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These Orthodox Jewish Soccer Playing Sisters Are the Stars of their Multicultural Team

Avigail and Rosie Harrison are both soccer standouts on their youth travel teams. And not just because they’re among the better players on the field.

What sets them apart is “wearing skirts and not playing on Shabbos or any of the holidays,” says Rosie, age 11, “It’s a big kiddush Hashem.” 

Her younger sister, Avigail, age 9, adds, “We play games every Sunday and practice every Tuesday and Thursday.” 

A perfect schedule when you’re the daughters of an Orthodox Rabbi. 

But what happens in the early fall, the height of soccer season and the Jewish holidays?

“It was truly incredible,” says their dad, Rabbi Dovid Harrison. Last September, their Red Bank, New Jersey soccer club accommodated the Harrisons and didn’t play any games on Shabbos or Yom Tov. 

“All the girls on the team were finding out about Shemini Atzeret and Simchas Torah,” the Rabbi recalls with amusement.

To be clear, this is not a story about two religious girls who play soccer a hobby. Avigail and Rosie are the real deal in a very competitive league. And Rabbi Harrison and his wife, Hindy, are hardcore soccer parents.

“We almost never miss a game but usually need to split up so we can cover both games,”  says the Rabbi.  “The girls are stars in their teams, and we enjoy it a lot.”

They also cherish watching their daughters befriend the other players, most who aren’t Jewish, let alone had a frum teammate. Those friendships extend off the field too.

Case-in-point, a birthday party for one of Avigail’s teammates. Avigail had a terrific time even though she had to pass on the non-kosher pizza and cake.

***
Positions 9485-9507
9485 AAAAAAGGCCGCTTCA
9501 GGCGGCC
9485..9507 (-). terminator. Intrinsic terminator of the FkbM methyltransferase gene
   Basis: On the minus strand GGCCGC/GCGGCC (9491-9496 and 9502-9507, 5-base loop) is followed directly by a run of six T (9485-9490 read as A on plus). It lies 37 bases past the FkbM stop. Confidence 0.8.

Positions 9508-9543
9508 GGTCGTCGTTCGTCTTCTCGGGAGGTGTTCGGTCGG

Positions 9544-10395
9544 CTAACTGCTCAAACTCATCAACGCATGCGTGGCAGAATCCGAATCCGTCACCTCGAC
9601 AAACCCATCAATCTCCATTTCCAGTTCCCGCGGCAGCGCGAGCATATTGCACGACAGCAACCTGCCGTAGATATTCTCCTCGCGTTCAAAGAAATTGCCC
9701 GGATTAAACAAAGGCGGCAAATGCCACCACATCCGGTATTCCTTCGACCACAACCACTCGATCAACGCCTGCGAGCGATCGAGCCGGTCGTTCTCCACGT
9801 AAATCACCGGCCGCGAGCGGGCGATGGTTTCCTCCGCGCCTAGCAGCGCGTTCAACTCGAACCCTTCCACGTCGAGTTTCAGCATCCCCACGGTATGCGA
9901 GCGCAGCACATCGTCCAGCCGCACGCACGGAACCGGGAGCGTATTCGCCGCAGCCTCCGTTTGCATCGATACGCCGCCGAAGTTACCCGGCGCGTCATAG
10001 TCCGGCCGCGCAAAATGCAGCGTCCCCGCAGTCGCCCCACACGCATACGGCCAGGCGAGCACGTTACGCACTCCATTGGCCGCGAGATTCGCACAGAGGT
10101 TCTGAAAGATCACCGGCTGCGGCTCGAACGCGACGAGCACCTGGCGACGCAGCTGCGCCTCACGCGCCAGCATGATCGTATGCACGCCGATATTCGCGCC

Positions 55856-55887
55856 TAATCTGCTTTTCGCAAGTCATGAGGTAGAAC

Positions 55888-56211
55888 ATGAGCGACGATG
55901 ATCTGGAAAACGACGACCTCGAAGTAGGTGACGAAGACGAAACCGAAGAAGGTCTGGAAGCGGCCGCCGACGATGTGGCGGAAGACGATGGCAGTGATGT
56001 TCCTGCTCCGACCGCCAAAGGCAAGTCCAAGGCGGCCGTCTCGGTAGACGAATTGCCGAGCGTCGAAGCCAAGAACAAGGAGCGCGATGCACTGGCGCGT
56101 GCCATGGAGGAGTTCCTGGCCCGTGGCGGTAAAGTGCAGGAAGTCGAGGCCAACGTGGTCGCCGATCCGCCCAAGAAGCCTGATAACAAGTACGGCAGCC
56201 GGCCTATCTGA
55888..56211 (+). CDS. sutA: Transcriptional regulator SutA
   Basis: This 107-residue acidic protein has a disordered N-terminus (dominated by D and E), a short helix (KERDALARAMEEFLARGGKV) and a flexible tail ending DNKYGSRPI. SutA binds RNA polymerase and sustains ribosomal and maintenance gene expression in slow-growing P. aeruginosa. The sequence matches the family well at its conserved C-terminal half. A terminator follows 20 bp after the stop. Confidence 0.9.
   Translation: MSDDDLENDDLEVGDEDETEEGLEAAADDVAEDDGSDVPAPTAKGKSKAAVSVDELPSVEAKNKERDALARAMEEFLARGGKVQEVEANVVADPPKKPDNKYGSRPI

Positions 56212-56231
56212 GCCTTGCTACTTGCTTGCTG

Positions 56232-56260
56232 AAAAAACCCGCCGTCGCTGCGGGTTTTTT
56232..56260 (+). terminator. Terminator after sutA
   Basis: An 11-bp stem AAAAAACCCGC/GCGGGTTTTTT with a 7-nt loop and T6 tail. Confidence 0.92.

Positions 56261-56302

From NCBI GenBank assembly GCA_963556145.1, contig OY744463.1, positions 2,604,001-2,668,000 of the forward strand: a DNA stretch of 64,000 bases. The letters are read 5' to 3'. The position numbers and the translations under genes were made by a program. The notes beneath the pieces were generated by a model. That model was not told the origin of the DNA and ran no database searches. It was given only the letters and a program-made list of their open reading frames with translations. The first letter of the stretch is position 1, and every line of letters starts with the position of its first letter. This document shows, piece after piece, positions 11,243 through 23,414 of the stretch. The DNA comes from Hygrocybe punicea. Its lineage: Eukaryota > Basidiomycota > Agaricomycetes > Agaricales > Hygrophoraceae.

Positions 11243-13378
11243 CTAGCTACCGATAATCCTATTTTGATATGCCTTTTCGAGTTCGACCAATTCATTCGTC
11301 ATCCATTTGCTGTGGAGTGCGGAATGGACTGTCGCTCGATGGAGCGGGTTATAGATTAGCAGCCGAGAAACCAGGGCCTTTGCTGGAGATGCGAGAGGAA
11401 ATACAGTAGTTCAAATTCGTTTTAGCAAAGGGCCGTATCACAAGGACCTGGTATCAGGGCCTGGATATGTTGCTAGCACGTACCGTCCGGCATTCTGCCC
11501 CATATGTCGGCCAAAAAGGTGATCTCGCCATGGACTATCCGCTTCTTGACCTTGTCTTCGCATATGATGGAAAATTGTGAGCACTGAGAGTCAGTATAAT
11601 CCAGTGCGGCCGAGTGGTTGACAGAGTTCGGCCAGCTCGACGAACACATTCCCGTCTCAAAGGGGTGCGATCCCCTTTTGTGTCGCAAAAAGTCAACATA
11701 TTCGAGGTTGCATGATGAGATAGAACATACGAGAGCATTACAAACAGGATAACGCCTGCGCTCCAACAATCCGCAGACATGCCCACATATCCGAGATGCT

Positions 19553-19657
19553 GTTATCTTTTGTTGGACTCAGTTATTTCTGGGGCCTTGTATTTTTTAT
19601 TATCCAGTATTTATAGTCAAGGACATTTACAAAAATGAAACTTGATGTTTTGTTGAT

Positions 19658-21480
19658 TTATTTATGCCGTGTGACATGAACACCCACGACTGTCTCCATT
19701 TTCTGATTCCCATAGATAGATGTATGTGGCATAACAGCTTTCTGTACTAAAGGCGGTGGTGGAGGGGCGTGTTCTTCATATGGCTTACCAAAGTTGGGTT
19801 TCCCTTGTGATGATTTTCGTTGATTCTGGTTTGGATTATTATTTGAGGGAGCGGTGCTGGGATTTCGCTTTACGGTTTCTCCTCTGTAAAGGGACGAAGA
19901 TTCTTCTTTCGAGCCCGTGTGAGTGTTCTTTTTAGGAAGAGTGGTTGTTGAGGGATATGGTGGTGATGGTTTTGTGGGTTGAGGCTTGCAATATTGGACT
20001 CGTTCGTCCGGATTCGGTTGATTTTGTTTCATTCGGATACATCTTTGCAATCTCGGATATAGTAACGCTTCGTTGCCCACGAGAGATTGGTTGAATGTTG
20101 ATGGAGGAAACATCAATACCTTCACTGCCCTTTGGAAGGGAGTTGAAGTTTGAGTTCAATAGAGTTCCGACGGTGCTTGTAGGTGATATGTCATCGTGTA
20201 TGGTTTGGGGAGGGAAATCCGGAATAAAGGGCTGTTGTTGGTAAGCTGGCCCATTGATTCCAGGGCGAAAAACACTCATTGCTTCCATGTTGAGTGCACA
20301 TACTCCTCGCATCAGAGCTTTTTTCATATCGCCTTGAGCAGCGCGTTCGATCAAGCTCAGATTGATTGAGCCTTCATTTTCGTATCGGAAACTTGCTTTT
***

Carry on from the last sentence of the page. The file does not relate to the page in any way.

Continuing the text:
“How do you do it?”  the mom of the birthday girl asked Hindy when she picked up Avigail.

“The mom was truly impresed and really shocked,” Hindy says “that a child can be so committed to the life they’re living.”

Mom and dad lead by example.  Both have advanced degrees and professional jobs.     Rabbi Harrison is a full-time lawyer and has been the Rabbi of Congregation Beth Shalom of Red Bank since 2010,

“I’m practicing both and loving every second of it,” he says. “I would never give it up. I have the dream job with six children.”

Hindy works with special needs children, assists at the law firm and helps take care of business and events at the shul.

Keep in mind, this is In Red Bank, New Jersey of all places. An amazing little city but not exactly a beacon of Orthodox Judaism. 

To that the Rabbi points to his own Bar Mitzvah Parsah, –Vayeishev. “Yosef was known as Yosef HaTazddik, he was incredible,” The Rabbi says, “Yosef was really in the world, running Egypt, doing everything on a worldly basis but that didn’t detract from what he did in his religion life.  He excelled in both. That’s what we try to impart on the people in our shul and our community and certainly our children as well. They’re both doing great job.”

Adds Hindy, “They are admired… Such great players and so respected.”

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2 comments

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  • Judy Silman-Greenspan says on June 15, 2021

    Yasher Koach to the girls and their family. This is how I grew up, a Rabbi’s daughter, a member of the GAA, the Girls Athletic Association. Came the end of the year final weekend to reach the required 50 points to get a velvet letter. I told them that I couldn’t go because I keep Shabbos. I had 49 points and they gave me the letter anyway! B’h the schools didn’t discriminate. The workplace does discriminate. I became a pharmacist. Not one pharmacy would hire me not working on Shabbos, except one pharmacy chain owned by a traditional Canadian Jew. I did a lot of temp work to be able to keep Shabbos.

    Reply
  • Amanda K says on June 16, 2021

    Loved this story! So happy that there are parents that supports from girl’s desire to excel in sport. Especially one like this!

    Reply

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